Lapid bill bats for CHR’s full fiscal autonomy
MANILA, Philippines —Senator Lito Lapid on Saturday said he wants to give “more teeth” to the Commission on Human Rights (CHR) by “expanding its structural, operational, and functional independence.”
Lapid recently filed Senate Bill No. (SBN) 2487, or “an act strengthening the CHR as a National Human Rights Institution (NHRI) and for other purposes.”
According to Lapid, the bill guarantees the Commission full fiscal autonomy to ensure a “prompt, immediate, and unrestricted” fulfillment of its functions.
“[The bill] defines the general powers and functions of the Commission, and grants it with full authority to act on all cases of human rights violations. In addition, it vests the CHR with the power to issue injunctive reliefs and legal measures,” Lapid said in a press release.
The bill indicates that the Commission shall enjoy autonomy, and its appropriations shall not be reduced and be automatically and regularly released.
In the bill’s explanatory note, Lapid stressed that the CHR is an independent body created under the 1987 Constitution.
He said that it was constituted in 1987 to protect and promote the humans of everyone in the Philippines, as well as the Filipinos abroad, regarded as the country’s NHRI.
“However, in its 36 years of existence, the CHR is limited from reaching its full potential and in becoming fully compliant with the requirements of the Paris Principles or the Principles Relating to the Status of National Human Rights Institutions,” said Lapid.
He reiterated that the Philippines needs a CHR that is “truly independent and with full fiscal autonomy.”
“Today, more than ever, we need a more active CHR, one that is not strapped to the task of investigation or that cannot recognize cases of human rights violations other than those involving civil and political rights,” he said.
“We need a CHR that can address the challenge of protecting and promoting the human rights of all, especially the vulnerable, the disadvantaged, and the marginalized sectors of society,” he added.
Provisions of the SBN 2487
Lapid said that the CHR shall have a human rights information campaign program and establish a Human Rights Institute which will promote and educate on human rights and related fields, as well as serve as a training institute for investigators, prosecutors, justices, judges, lawyers, and other human rights workers.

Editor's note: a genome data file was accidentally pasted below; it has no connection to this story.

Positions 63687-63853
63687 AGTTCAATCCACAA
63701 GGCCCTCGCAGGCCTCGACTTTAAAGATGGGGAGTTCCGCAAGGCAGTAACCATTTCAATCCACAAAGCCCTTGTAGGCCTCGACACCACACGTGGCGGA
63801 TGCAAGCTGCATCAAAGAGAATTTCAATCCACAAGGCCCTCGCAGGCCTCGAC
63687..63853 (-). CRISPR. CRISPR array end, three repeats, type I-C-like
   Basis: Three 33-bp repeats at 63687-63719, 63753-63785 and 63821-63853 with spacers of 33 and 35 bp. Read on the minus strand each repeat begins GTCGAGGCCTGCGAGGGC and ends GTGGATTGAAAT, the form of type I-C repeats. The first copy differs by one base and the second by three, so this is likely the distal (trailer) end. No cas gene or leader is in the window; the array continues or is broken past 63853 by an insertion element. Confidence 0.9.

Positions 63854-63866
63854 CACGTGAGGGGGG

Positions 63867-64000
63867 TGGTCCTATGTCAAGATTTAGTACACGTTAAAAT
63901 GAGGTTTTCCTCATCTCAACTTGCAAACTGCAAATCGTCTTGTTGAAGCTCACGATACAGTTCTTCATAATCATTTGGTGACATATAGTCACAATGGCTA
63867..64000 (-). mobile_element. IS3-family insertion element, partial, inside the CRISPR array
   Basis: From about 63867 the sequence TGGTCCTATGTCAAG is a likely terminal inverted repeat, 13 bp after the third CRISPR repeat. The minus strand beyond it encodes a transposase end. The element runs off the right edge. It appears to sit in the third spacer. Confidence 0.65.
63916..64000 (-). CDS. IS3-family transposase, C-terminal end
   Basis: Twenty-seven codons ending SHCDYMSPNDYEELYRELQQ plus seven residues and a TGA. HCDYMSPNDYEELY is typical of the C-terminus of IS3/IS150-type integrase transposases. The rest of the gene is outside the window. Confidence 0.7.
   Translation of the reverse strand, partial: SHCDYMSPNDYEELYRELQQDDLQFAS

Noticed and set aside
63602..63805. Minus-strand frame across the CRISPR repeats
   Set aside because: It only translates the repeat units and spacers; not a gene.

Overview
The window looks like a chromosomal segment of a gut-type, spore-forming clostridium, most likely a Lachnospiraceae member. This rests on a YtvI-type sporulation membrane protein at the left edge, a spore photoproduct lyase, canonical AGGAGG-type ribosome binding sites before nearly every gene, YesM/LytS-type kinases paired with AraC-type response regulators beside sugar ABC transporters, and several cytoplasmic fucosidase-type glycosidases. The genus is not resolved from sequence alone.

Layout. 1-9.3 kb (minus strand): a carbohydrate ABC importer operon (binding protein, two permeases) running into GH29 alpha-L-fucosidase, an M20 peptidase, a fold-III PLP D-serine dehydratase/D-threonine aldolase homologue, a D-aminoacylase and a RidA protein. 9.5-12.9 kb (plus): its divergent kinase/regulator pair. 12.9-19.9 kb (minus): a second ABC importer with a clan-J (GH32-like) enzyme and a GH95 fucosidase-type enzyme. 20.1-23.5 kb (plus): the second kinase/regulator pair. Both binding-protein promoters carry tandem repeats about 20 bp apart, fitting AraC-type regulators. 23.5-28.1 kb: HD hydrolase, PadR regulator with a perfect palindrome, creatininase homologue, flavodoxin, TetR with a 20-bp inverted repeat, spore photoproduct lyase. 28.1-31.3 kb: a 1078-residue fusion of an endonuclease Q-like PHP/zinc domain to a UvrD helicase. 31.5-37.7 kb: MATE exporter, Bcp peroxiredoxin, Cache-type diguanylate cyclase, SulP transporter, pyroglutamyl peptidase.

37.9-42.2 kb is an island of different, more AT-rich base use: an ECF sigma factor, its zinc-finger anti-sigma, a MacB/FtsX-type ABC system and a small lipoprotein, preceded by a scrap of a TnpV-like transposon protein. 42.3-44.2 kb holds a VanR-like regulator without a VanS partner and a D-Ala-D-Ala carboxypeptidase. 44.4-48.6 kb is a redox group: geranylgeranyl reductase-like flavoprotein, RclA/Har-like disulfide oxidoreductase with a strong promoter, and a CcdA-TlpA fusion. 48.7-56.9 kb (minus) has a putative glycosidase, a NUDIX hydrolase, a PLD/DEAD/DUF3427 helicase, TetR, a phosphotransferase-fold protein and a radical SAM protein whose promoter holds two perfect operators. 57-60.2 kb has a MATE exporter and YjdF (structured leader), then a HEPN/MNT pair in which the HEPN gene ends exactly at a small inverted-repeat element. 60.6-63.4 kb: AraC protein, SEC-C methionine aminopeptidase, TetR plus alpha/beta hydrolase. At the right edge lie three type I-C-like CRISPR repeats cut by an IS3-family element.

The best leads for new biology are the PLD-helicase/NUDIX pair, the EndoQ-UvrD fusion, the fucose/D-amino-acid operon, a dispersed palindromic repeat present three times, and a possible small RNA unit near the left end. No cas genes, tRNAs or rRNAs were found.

Under the bill, providing safety to witnesses and human rights defenders under threat is one of the investigative powers and functions of the CHR. The Commission shall then manage and implement a witness protection service.
SBN 2487 will allow the Commission grant immunity from prosecution to anyone whose testimony, or documents are essential in establishing the truth of an investigation being conducted.
The CHR shall also be able to compel the attendance of witnesses and the production of evidence, place a witness under oath or affirmation, issue subpoenas, and take testimony in any of the investigations or inquiries it is conducting.
It can also take action against any person violating the Commission’s Rules of Procedures and lawful orders.
The bill likewise mandates the CHR to render legal service assistance to the underprivileged victims of human rights violations.
The Commission shall prepare and make public an annual report on the findings of its monitoring activities too.
“The proposed charter for the CHR is a significant step towards reinforcing the protection of human rights in the Philippines, aligning with the global commitment to fostering a world where the dignity and rights of every individual are upheld,” Lapid said.